Main results
Eight trials of naltrexone met inclusion criteria for meta-analysis of long-term cessation. One trial used a factorial design so five trials compared naltrexone versus placebo and four trials compared naltrexone plus nicotine replacement therapy (NRT) versus placebo plus NRT. Results from 250 participants in one long-term trial remain unpublished. No significant difference was detected between naltrexone and placebo (risk ratio (RR) 1.00; 95% confidence interval (CI) 0.66 to 1.51, 445 participants), or between naltrexone and placebo as an adjunct to NRT (RR 0.95; 95% CI 0.70 to 1.30, 768 participants). The estimate was similar when all eight trials were pooled (RR 0.97; 95% CI 0.76 to 1.24, 1213 participants). In a secondary analysis of abstinence at end of treatment, there was also no evidence of any early treatment effect, (RR 1.03; 95% CI 0.88 to 1.22, 1213 participants). No trials of naloxone or buprenorphine reported abstinence outcomes.
Authors’ conclusions
Based on data from eight trials and over 1200 individuals, there was no evidence of an effect of naltrexone alone or as an adjunct to NRT on long-term smoking abstinence, with a point estimate strongly suggesting no effect and confidence intervals that make a clinically important effect of treatment unlikely. Although further trials might narrow the confidence intervals they are unlikely to be a good use of resources.
PMCID: PMC4038652  PMID: 23744347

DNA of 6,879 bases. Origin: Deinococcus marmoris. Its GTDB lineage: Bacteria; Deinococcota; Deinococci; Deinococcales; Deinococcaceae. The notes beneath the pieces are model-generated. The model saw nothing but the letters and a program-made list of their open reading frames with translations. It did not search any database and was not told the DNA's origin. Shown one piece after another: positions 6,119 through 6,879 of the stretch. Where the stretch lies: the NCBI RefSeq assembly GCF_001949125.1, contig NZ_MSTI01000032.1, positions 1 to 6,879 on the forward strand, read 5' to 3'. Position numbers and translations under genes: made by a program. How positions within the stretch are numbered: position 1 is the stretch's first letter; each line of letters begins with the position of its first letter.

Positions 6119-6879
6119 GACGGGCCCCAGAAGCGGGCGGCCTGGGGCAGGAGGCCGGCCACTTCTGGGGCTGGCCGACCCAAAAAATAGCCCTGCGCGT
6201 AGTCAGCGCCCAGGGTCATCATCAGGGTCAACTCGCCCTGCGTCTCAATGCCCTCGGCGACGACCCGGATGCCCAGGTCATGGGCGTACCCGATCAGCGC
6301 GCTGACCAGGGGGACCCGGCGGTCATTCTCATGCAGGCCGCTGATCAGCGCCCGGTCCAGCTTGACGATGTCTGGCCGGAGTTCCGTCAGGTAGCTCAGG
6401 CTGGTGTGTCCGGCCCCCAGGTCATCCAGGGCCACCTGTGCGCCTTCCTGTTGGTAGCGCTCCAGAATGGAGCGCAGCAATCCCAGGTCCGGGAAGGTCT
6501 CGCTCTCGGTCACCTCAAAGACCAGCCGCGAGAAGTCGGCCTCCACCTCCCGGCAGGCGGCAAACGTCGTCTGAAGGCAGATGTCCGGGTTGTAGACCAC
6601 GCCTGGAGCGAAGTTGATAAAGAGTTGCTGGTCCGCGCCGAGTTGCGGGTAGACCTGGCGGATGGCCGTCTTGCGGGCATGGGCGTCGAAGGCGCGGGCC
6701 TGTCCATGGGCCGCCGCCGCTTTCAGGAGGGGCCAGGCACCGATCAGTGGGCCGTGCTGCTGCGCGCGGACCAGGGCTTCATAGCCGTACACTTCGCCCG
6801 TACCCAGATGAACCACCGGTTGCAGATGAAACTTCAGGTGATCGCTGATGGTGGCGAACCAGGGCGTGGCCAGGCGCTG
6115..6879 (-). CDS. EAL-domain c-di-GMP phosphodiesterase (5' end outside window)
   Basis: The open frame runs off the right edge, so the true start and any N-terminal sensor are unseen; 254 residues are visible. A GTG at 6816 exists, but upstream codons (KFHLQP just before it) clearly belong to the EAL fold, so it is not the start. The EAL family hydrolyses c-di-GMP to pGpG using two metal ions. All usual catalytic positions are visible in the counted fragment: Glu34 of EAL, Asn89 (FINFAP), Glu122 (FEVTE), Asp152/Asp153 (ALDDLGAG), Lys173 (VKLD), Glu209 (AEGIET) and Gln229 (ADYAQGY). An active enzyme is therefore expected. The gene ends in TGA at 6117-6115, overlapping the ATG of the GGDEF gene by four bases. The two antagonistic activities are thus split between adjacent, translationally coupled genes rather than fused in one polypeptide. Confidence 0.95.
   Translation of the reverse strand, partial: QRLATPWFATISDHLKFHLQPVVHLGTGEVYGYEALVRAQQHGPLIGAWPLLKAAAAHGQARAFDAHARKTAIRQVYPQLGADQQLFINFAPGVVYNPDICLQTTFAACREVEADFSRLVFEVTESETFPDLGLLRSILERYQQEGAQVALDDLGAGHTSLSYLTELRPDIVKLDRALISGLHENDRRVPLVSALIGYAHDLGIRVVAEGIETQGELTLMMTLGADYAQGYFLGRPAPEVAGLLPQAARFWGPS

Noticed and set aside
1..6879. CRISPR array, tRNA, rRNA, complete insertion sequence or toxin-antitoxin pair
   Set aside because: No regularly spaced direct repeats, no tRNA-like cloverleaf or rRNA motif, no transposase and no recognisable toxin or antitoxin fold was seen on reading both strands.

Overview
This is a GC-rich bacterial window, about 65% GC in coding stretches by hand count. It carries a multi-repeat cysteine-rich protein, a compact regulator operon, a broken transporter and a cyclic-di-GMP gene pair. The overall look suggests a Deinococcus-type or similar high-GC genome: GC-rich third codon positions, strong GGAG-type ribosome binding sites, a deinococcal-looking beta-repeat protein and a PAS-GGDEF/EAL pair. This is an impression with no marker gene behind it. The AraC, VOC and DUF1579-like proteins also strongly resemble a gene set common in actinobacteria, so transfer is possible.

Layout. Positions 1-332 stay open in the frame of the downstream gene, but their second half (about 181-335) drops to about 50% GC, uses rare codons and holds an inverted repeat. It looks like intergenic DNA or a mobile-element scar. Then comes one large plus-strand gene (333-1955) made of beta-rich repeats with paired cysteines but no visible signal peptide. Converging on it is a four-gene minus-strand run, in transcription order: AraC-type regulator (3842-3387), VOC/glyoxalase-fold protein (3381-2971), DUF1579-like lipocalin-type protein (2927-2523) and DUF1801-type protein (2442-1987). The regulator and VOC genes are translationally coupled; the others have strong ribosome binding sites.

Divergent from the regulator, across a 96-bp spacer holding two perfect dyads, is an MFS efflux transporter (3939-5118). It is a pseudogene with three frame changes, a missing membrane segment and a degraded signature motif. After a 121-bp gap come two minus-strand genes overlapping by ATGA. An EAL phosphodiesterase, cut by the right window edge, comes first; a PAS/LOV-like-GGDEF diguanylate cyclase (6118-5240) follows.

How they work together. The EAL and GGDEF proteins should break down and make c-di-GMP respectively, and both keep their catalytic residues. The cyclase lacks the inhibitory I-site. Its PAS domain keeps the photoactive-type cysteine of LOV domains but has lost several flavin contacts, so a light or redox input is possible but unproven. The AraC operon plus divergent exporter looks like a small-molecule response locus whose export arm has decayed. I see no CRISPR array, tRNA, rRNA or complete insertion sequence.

Buprenorphine [therapeutic use]; Naloxone [therapeutic use]; Naltrexone [therapeutic use]; Narcotic Antagonists [*therapeutic use]; Randomized Controlled Trials as Topic; Smoking [*drug therapy]; Smoking Cessation [*methods]; Tobacco Use Cessation Products; Humans
5.  All in Its Proper Time: Monitoring the Emergence of a Memory Bias for Novel, Arousing-Negative Words in Individuals with High and Low Trait Anxiety 
PLoS ONE  2014;9(6):e98339.
The well-established memory bias for arousing-negative stimuli seems to be enhanced in high trait-anxious persons and persons suffering from anxiety disorders. We monitored the emergence and development of such a bias during and after learning, in high and low trait anxious participants. A word-learning paradigm was applied, consisting of spoken pseudowords paired either with arousing-negative or neutral pictures. Learning performance during training evidenced a short-lived advantage for arousing-negative associated words, which was not present at the end of training. Cued recall and valence ratings revealed a memory bias for pseudowords that had been paired with arousing-negative pictures, immediately after learning and two weeks later. This held even for items that were not explicitly remembered. High anxious individuals evidenced a stronger memory bias in the cued-recall test, and their ratings were also more negative overall compared to low anxious persons. Both effects were evident, even when explicit recall was controlled for. Regarding the memory bias in anxiety prone persons, explicit memory seems to play a more crucial role than implicit memory. The study stresses the need for several time points of bias measurement during the course of learning and retrieval, as well as the employment of different measures for learning success.